Dates: Sunday 12 – Monday 27 August
Times: 17:30 – 18:20
Venue: C Venues, Chambers Street, EH1 1HR
Prices: Adults £9.50/11.50, Concessions £7.50/9.50

If you like your barbershop a cappella mixed in with a theatrical rendition, you may be interested in the Barbershopera version of The Three Musketeers, where the 3 men and 1 girl reinvent this story with fresh 4-part harmonies, bringing a new perspective on this legendary story, it will definitely be all for fun but maybe not fun for all comers, judging by the start time:

Dates: Wednesday 1 – Friday 3 August (previews); Saturday 4 – Monday 27 August
Times: 23:05 – 00:05
Venue: Pleasance Courtyard
Prices: £6 on preview days; £11.50/12.50

The Oxford Alternotives, veterans of the Oxford University a cappella scene, will bring their show to Edinburgh for the third year in a row in 2012, with their combination of stellar vocals and choreography out of this world and their renditions of all types of music.

Dates: Sunday 5 August (preview); Monday 6 – Saturday 18 August
Times: 14:05 – 14:55
Venue: theSpace@Symposium Hall, The Royal College of Surgeons, Hill Square, EH8 9DR
Prices: £7 (preview); £10

Not quite a collegiate group, but The Consort of Voices, one of the best vocal ensembles in Scotland return to the Canongate Kirk, with a programme of Scottish and French Music across the ages in a one-off concert named Auld Alliance:

Date: Saturday 11 August
Times: 18:00 – 19:00
Venue: Canongate Kirk, Canongate, EH8 8BN
Prices: £12

Some more French now, but only in the show title for The Oxford Belles gig in 2012, aptly named Belles Amies! who shall bring back their repertoire from classics to chart hits as well as their choreographic and beatboxing skills to the heart of the city:

Dates: Wednesday 1 – Saturday 18 August
Times: 17:25 – 18:10
Venue: Spotlites @ The Merchants’ Hall, Hanover Street, EH2 2EP
Prices: £7.50/8.50

From London, the Blossom Street a cappella vocal ensemble will present their varied programme of various genres of music at the Canongate Kirk, in a 1-week run:

Dates: Tuesday 14 – Saturday 18 August
Times: 14:00 – 15:00 Tuesday 14 to Friday 17; 19:30 – 20:30 Saturday 18
Venue: Canongate Kirk, Canongate, EH8 8BN
Prices: £10

The Wordsworth Singers chamber choir from Cumbria will hold a one-off gig full of rich sounds and inspired programming, led by the chorus master of the Scottish Chamber Orchestra, Mark Hindley:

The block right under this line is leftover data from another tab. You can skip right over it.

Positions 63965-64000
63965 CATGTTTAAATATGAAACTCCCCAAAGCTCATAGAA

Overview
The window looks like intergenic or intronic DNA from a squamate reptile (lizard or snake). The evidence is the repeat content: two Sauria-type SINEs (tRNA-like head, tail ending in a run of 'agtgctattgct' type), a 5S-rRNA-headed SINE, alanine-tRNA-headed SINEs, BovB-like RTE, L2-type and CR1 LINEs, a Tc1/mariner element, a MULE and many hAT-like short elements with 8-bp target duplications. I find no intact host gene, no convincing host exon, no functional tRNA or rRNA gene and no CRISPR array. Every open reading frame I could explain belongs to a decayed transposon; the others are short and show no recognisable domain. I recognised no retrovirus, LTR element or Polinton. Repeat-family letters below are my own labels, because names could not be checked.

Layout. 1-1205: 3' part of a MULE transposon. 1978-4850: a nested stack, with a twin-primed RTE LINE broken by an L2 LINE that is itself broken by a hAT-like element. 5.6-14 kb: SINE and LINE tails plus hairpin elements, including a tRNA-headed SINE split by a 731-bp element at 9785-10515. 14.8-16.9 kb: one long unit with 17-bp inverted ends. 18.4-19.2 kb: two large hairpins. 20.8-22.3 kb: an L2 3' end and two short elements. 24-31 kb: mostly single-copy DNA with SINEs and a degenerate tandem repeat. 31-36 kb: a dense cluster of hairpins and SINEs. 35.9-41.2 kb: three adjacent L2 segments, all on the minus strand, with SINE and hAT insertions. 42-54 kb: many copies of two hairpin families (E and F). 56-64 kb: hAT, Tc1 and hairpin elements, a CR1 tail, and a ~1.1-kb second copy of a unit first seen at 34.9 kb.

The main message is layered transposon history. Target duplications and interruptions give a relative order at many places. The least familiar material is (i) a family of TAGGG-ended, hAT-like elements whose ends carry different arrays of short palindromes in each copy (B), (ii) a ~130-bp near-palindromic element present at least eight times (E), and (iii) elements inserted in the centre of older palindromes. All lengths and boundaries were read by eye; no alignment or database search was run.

Date: Saturday 11 August
Times: 12:30 – 13:30
Venue: St Cuthbert’s Parish Church, 5 Lothian Road, EH1 2EP
Prices: £9

The best thing to come out of Finland, FORK, who well and truly wowed me when I saw them in August 2011 and January 2012 in London, will return to Edinburgh this August with a revamped production. There are promises in store of ingenious rearrangements, electrifying vocals, glitz & glamour and even downright sauciness:

Dates: Thursday 2 & Friday 3 August (previews); Saturday 4 – Sunday 26 August
Times: 22:25 – 23:25
Venue: Assembly George Square, George Square, EH8 9LH
Prices: £10.00 (previews); £14/15

In what may possibly be the youngest group of a cappella singers to grace us the public with their presence this August, the London group named Chacapella formed in 2010, will bravely bring their show Glory of the Mainstream to Edinburgh. I am pretty sure theirs will also be the cheapest a cappella ticket in town this year:

Dates: Sunday 12 to Tuesday 14 August
Times: 19:00 – 20:00 on Sunday 12; 17:30 – 18:30 other days
Venue: St Cecilia’s Hall, Junction of Niddry St & Cowgate, EH1 1LJ
Prices: £2

From young girls to some more girls, Oxford University’s In The Pink are back in Edinburgh for an eighth year of Fringe fun, another highlight in their Summer 2012, which will already have seen them perform in Berlin in June, an experience which I hope will stand them in positive stead.

Dates: Sunday 12 – Monday 27 August
Times: 14:00 – 14:50
Venue: C Venues, Chambers Street, EH1 1HR
Prices: £9.50

Possibly Scotland’s solitary LGBT a cappella singing group, Loud and Proud, will hold a one-off gig with a proportion of the proceeds going to the local Waverley Care charity:

Dates: Saturday 25 August
Times: 20:30 – 21:30
Venue: Stockbridge Parish Church, Saxe Coburg Street, EH3 5BN
Prices: £12

Described by the Daily Telegraph as “A Cappella Maestros”, The Magnets have a season in Edinburgh, no mean feat considering they are in the throes of their current UK Tour and even have another gig a mere 8 days after their last date in Edinburgh this year: